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Egypt woos Chinese investors

By Hu Haiyan | China Daily Africa | Updated: 2014-12-21 13:16

Country seeks collaboration with China in energy and transport

Poised to make sweeping economic reforms at a major development conference in March, Egyptian leaders played up their existing cooperative ties with China during a recent visit to Beijing.

At the Egyptian embassy in Beijing early this month, a delegation that included Egypt's ministers of transportation, international cooperation, industry and trade as well as electricity and energy said investment opportunities in their country are on the rise for Chinese investors.

 Egypt woos Chinese investors

Workers at Hisense factory in China-Egypt Suez Economic and Trade Cooperation Zone. Investment opportunities in Egypt are on the rise for Chinese investors. Provided to China Daily


Naglaa El-Ahwany, the minister of international cooperation, says the Egypt Economic Development Conference in Sharm el-Sheikh will be an important milestone for Egypt's economy.

"As a global investor, China will play a key role in the meeting. All the Chinese government officials, company representatives and investors are welcome to the meeting."

China is Egypt's largest trade partner, with bilateral trade volume reaching about $11 billion last year.

The ministers' visit, a prelude to Egyptian President Abdel Fattah el-Sisi visit to China at the end of the month, shed light on negotiations for possible cooperation between the two countries, in transport.

Hany Dahy, Egypt's minister of transport, says the country is in talks with several Chinese high-speed train makes such as CSR Corp Ltd.

"We are talking about cooperation in various forms, including co-establishing factories or developing technologies together."

The conference in March will likely attract billions of dollars in foreign investment over the nation's planned four-year period to help improve its staggering economy. Egyptian officials have forecast economic growth of 3.8 percent next year.

Mohamed Shaker, Egypt's minister of electricity and energy, says the nation is seeking to cooperate with foreign investors in the energy sector.

"All of these programs will be revealed during the March conference, which deserves the attention of Chinese investors."

Mounir Fakhry Abdel Nour, the minister of industry and trade, says several Egyptian industries, such as mining, textiles and leather, have great potential.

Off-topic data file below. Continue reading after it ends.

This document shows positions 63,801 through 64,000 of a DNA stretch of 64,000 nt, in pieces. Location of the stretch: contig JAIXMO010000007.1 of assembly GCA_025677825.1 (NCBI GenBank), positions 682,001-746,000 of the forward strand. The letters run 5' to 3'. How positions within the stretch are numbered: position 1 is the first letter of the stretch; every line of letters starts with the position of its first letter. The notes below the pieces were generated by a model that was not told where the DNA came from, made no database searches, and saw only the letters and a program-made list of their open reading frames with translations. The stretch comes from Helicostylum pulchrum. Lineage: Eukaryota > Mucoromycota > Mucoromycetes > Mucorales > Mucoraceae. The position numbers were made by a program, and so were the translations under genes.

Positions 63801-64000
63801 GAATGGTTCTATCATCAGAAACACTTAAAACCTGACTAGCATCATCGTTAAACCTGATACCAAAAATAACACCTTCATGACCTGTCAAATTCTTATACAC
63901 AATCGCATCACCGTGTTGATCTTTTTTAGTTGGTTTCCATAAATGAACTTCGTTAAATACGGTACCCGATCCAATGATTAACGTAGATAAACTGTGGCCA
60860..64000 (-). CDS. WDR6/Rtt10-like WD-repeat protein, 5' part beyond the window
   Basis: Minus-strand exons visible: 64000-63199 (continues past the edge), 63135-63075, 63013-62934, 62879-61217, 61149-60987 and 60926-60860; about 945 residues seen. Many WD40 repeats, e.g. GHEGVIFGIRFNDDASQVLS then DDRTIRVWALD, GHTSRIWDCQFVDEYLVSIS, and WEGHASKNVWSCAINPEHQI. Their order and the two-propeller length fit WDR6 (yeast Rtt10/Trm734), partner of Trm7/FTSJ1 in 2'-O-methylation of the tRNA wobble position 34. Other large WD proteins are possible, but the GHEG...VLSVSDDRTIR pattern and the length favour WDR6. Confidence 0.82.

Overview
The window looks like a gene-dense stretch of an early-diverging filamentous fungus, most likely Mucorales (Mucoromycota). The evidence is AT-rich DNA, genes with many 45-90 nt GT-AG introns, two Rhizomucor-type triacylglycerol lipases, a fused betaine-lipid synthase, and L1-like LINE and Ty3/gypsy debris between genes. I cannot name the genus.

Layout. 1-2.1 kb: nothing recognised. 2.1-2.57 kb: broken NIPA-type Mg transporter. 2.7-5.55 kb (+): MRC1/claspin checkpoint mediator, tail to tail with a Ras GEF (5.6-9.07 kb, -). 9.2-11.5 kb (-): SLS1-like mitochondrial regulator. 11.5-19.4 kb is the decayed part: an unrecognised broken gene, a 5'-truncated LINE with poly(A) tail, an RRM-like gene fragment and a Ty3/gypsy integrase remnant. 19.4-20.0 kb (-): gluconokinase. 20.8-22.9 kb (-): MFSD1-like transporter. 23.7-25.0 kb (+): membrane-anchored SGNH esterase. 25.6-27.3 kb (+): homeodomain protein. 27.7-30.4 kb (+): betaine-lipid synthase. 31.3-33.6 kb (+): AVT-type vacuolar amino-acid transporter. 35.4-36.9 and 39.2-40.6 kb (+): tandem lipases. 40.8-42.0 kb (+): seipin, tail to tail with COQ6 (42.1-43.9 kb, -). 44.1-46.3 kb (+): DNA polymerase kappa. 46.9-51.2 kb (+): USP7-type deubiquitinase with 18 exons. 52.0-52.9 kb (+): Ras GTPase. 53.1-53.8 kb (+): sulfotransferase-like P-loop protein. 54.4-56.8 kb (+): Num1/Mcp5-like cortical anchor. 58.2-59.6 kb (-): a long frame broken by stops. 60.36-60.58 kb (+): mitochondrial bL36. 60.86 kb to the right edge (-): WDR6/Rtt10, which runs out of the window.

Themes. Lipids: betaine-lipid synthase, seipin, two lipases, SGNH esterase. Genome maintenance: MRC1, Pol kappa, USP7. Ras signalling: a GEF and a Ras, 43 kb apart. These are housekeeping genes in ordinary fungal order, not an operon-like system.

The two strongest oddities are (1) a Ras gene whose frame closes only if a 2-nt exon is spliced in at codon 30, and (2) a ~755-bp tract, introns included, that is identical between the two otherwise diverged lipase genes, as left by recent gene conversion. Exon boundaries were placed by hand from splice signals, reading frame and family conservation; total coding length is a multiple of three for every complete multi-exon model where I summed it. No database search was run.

"These areas are of great appeal for Chinese companies and these areas are also where the Chinese companies' advantages lie. Egypt welcomes Chinese companies to take part in the development of these industries."

Zhang Bin, managing director of China Civil Engineering Construction Corp's Middle East division, says Egypt has a great deal of development potential.

"We are keeping a close eye on investment opportunities in Egypt, which is our backbone in expanding our business to the Middle East," Zhang says.

During the meeting in early December, Dahy emphasized Egypt's aim to become the hub of trade for Africa.

"To realize this target, Egypt has to increase investment in transportation and boost its development. Egypt is currently developing a high-speed rail industry and since China is the biggest high-speed train producer there is great potential for the two countries to cooperate in this area."

China's feats in high-speed rail have been well documented. In about seven years, it developed the world's largest high-speed rail network, covering more than 11,000 kilometers, that in a little more than a year from now will stretch to 18,000 km and 21,000 km by 2020.

During an interview in July, Zheng Changhong, president of CSR Corp Ltd, said taking China's high-speed rail expertise opens up a huge market for Chinese manufacturers.

"More than 50 countries have expressed a desire to acquire technological support from China in developing high-speed rail, and more than a fifth of those countries said they hope they can work with CSR with technology and products," he said at the time. "By 2020 we expect half of CSR's revenue will come from overseas."

Dahy was the head of Egyptian General Petroleum Corp from 2011 until his retirement in 2012. As acting company head, he was one of the authorities responsible for the decision to terminate Egypt's natural gas export contract with Israel.

Dahy says Egypt has geographic advantages that it should take advantage of to become the transport hub of the continent.

"The national government has adopted strategies to revitalize energy, transport, logistics, agriculture, housing, tourism and mining industries. Egypt will become one of the most important destinations on the continent. This certainly will bring many opportunities for Chinese investors."

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